The Junction strikes a balance between useful features and frivolous bells and whistles—there are plenty of straps to use as you need, but nothing extra dangling down in your way. There’s a small mesh pocket on the inside of the pack, but other than that, it’s just a big, open cavern: perfect for organizing your gear the way you want to.
Another feature of this pack that I love is the narrower-than-usual shoulder straps. I’ve tried on some other ultralight packs with thicker straps that didn’t sit right on my shoulders or chest and rubbed the insides of my arms. Not so with the Junction. The straps are unobtrusive, especially as a boob-haver, and the fabric is smooth and doesn’t rub.
The Junction 40, formerly known as 2400, retails at $349.
I also love the hip pockets, especially compared to the earlier Hyperlite models. One of the most frequent complaints about HMG packs back in the early days was the size of the hip pockets. They were tiny; even before phones were as large as they are now, it was impossible to fit one into these pockets. The company listened to their customer’s feedback, and now the pockets are roomy as can be.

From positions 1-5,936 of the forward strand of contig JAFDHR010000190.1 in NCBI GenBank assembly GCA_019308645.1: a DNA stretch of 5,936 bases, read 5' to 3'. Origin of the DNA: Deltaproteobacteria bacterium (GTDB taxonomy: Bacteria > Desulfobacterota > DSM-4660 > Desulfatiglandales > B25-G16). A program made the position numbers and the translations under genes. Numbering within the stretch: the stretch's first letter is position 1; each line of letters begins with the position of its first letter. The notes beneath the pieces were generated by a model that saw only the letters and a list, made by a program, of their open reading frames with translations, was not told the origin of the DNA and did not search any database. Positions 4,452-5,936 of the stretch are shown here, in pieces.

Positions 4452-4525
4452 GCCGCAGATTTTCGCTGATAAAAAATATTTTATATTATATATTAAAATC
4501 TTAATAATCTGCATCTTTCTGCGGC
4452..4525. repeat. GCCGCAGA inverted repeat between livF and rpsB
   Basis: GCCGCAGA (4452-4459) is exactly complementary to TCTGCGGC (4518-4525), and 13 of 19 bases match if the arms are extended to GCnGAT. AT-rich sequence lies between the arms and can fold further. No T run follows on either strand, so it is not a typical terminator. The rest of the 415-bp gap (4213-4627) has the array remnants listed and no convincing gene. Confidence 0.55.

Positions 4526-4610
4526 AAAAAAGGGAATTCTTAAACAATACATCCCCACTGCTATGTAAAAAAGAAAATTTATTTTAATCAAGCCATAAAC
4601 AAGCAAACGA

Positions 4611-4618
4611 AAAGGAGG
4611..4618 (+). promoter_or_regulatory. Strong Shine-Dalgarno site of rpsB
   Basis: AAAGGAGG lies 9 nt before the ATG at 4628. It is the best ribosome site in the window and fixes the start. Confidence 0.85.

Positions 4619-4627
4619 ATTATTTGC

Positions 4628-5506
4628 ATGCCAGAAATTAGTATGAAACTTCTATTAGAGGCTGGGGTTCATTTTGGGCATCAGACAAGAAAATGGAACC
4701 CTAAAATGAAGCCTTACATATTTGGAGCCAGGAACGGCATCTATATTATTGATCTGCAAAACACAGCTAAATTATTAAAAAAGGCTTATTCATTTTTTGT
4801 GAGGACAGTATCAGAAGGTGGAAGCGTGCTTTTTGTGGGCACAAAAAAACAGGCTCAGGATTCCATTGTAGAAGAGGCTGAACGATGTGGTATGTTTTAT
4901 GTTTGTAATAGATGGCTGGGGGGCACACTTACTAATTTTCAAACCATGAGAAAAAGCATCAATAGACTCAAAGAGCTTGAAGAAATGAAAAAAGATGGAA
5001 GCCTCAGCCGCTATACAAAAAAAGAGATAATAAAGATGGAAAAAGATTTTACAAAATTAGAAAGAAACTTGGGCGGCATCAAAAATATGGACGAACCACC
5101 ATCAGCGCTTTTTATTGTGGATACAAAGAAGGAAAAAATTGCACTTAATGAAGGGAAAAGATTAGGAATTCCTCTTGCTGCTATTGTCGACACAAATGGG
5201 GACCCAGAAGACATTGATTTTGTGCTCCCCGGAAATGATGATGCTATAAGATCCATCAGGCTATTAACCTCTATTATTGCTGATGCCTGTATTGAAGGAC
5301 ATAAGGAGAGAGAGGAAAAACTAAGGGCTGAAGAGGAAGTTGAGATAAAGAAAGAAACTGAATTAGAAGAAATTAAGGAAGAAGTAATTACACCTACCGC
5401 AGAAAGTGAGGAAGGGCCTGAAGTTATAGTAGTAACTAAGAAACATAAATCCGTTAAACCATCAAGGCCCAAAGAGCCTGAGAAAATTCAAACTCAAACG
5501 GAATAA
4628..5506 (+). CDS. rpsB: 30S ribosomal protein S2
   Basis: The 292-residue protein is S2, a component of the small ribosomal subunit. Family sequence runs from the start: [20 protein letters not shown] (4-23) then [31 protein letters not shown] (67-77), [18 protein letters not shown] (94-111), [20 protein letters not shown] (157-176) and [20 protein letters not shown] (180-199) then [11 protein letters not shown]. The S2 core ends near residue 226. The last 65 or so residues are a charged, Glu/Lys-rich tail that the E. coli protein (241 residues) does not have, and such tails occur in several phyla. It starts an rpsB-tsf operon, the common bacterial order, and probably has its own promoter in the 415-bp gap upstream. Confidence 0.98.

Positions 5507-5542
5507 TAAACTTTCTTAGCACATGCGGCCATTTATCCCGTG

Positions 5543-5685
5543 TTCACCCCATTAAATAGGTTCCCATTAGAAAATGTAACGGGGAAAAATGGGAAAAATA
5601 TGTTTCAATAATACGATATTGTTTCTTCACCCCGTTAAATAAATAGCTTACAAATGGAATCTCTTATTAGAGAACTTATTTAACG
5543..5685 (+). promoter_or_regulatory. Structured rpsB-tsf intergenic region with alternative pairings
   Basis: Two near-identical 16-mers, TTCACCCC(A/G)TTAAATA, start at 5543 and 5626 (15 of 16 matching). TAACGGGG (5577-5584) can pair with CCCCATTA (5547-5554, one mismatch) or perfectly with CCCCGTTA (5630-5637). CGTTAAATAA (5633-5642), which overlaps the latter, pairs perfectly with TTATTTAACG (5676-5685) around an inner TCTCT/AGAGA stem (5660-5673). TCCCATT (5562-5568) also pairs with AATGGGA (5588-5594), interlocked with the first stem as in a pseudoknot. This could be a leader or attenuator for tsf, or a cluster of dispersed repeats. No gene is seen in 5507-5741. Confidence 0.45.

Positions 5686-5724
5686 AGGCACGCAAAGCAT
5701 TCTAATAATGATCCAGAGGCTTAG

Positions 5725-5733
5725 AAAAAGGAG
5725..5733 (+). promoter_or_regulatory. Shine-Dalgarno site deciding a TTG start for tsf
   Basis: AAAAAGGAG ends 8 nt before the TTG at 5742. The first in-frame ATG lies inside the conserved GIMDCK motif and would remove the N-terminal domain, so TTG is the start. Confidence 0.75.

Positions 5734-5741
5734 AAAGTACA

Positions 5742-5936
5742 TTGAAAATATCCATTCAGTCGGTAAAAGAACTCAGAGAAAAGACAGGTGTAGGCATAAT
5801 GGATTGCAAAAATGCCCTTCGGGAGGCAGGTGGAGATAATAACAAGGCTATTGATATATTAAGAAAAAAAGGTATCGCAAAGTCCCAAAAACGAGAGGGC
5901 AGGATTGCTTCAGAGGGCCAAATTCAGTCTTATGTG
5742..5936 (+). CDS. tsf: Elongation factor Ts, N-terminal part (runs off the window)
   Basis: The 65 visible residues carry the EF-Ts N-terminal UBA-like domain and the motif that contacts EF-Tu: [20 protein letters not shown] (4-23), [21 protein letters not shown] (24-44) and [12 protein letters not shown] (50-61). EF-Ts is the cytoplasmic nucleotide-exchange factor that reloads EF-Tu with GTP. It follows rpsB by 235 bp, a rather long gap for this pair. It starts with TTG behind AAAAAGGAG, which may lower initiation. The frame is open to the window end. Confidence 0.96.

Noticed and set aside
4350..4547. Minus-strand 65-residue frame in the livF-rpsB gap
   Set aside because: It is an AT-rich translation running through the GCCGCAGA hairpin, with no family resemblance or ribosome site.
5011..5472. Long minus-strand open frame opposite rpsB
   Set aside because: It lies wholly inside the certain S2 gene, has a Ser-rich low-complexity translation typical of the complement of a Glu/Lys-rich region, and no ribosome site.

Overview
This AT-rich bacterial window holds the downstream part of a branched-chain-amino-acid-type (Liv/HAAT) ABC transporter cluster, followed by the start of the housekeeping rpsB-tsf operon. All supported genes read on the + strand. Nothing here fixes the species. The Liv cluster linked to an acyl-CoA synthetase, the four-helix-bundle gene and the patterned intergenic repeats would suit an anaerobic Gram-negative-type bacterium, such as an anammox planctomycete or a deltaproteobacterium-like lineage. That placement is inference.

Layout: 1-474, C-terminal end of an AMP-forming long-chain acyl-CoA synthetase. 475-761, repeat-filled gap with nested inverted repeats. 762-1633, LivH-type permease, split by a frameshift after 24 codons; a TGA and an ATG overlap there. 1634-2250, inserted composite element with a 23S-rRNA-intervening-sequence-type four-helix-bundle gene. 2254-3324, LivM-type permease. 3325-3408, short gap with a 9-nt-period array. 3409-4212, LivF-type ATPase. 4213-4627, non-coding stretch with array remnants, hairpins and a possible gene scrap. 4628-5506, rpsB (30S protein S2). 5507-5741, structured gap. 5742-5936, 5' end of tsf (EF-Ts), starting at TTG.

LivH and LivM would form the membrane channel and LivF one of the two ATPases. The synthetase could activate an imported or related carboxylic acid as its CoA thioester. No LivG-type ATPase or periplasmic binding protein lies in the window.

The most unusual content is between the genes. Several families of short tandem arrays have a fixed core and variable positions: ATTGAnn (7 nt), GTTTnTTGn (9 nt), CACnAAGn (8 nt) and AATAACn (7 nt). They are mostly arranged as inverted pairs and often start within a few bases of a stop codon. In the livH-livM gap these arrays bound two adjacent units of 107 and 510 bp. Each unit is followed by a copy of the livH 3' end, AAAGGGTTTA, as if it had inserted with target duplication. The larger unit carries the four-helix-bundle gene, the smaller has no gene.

The side pockets are also great. The Windrider’s pockets are all mesh, but the Junction has a mesh front and two Dyneema® side pockets. Hyperlite’s mesh is some of the sturdiest out there, but it’s still not as durable as Dyneema® fabric. The durability of the Junction’s side pockets is especially useful for terrain where you might find yourself doing some bushwhacking.
Side pockets of Windrider (left) vs. Junction (right).
The color of Hyperlite packs is striking. Whether you go for the white or the black, the look is so sleek. I prefer the white for three reasons. First, it makes it easier to see things inside the pack when I’m riffling around trying to find that one piece of gear. Second, it’s slightly lighter than the black—not much at just an ounce, but still, every little bit helps, right? Third, I like to use white fabric as a canvas.
On the AT in 2019, I covered my Windrider with quotes, doodles, and other things I was thinking about. After my Brooks Range hike this past summer, the three people I hiked with signed my pack. Now I have a portable scrapbook to remember my hike by! The only downside of the white is that it shows dirt easily.
For the first few hundred miles it’s pristine, but it goes downhill quickly after that. The fabric is also pretty loud at first—not as bad as rolling over on a crinkly sleeping pad at night, but still loud enough to cause a jolt if your campmates aren’t expecting it.
Fit and Ventilation
There is one more very salient con of the Junction to me: it generates back sweat like nothing you’ve ever seen. The pack fits my torso perfectly and fits snugly against my spine, but there is zero airflow. It gets seriously swampy back there even in mild weather.